The wedding reception for Gayle Frink and Randy Schulz at the
Seattle Yacht Club will have to carry on without at least one
guest, who sits in his car in the parking lot with the engine
off and the radio on. He dares not leave, not as long as the
Mariners have one last turn to bat, one last turn to alchemize
imminent defeat into another magical victory.
This is an article from the Feb. 5, 1996 issue
It is Sept. 24, a Sunday afternoon. Yes, this is a blessed,
once-in-a-lifetime event. It's the first time the Mariners have
been in first place this late in the season in their 19 years of
existence. Cripes, they had never been in first place even as
late as Memorial Day. Gayle's wedding? It's her second.
So the radio and the listener cannot be separated, as if the
connection is magnetic. Seattle, trailing by a run, has one man
on against Oakland A's closer Dennis Eckersley in the bottom of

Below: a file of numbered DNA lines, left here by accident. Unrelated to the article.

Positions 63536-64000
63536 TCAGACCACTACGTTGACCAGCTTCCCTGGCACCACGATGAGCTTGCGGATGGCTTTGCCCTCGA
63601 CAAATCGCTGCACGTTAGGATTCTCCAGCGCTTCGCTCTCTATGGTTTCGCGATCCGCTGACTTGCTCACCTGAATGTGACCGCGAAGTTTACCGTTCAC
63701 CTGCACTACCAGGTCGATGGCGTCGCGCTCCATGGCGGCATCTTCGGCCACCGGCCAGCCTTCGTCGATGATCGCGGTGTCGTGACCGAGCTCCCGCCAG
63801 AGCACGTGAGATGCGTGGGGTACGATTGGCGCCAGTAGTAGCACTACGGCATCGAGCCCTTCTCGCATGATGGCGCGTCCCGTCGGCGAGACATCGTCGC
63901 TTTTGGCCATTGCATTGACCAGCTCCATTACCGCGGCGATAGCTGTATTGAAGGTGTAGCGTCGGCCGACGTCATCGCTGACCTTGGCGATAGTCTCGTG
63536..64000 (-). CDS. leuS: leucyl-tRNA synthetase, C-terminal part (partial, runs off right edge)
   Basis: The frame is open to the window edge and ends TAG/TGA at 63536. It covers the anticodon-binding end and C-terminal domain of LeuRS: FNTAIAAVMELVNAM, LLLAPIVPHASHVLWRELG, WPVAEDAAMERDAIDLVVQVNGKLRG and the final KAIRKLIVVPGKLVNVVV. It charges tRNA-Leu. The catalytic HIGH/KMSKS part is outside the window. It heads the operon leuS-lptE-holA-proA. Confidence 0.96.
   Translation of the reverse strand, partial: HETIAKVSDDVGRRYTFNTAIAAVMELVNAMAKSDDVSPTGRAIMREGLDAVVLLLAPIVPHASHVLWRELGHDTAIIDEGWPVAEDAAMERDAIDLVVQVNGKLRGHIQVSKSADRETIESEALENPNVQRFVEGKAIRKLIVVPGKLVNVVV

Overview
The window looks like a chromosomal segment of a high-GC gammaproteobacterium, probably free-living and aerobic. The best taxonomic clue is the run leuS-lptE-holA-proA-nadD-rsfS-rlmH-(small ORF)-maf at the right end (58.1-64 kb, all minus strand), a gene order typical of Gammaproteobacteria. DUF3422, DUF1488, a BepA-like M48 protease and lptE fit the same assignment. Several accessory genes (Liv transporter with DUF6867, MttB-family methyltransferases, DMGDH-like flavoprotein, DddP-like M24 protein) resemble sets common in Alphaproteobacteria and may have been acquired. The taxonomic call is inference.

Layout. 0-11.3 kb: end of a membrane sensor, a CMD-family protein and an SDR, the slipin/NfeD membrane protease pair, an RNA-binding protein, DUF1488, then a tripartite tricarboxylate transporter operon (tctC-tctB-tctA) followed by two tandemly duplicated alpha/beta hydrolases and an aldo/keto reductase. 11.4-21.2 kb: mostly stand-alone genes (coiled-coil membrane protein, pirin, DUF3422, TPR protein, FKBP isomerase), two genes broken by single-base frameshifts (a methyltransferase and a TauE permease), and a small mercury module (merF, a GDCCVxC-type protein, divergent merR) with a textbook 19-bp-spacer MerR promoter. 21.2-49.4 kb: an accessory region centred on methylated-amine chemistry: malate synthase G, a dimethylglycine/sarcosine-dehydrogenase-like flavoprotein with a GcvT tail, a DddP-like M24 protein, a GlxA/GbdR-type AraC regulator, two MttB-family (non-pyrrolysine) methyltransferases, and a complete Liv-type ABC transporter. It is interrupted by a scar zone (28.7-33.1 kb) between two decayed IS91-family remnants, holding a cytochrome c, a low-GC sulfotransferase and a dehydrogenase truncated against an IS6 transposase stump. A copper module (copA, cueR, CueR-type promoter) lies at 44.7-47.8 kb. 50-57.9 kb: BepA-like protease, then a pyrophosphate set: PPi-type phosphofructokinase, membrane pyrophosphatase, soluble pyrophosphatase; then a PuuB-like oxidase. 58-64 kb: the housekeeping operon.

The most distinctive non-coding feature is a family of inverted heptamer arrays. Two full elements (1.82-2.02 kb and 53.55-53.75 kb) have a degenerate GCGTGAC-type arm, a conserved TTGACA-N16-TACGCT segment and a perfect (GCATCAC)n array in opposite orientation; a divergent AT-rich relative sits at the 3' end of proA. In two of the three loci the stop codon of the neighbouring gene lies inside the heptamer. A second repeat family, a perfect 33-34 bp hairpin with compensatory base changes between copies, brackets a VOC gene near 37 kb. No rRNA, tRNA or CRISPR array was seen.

the ninth. The voice of Mariners broadcaster Dave Niehaus
crackles through the car's speakers: "Here comes the pitch to
Tino .... Swung on and belted! .... Deep to rightfield .... And
that will be .... Flying away! The Mariners win it, 9-8, in
perhaps the most incredible game in their history! And 46,000
fans are losing their minds in Seattle! Tonight, I guarantee
you, it will be sleepless in Seattle for everybody who was here
today, including me!"
Holy matrimony! The Mariners have done it again. Now the guest
can join the wedding party. He takes the keys from the
ignition, slips out of his car and shuts the door. And this is
what he hears: the whoomp of about 20 other car doors closing at
almost the same time. Other guests have been captivated by the
Mariners too. Soon they are high-fiving in the yacht club
parking lot. The party has just begun.
Legend is history's big brother. Derived from the Latin word
legenda, meaning "to be read," legend has come to define events
so large that the recounting of them occurs mostly by spoken
word over years, even generations. Until last August, the term
was virtually inapplicable to anything having to do with major
league baseball in Seattle.
What play, game or event, for instance, could move Seattle's few
faithful baseball fans to recite exactly where they were when it
occurred? The time in 1981 when Lenny Randle, a stand-up comic
who also played third base, tried to blow a rolling baseball
foul? Funny Nose Glasses Night in '82, which outdrew Gaylord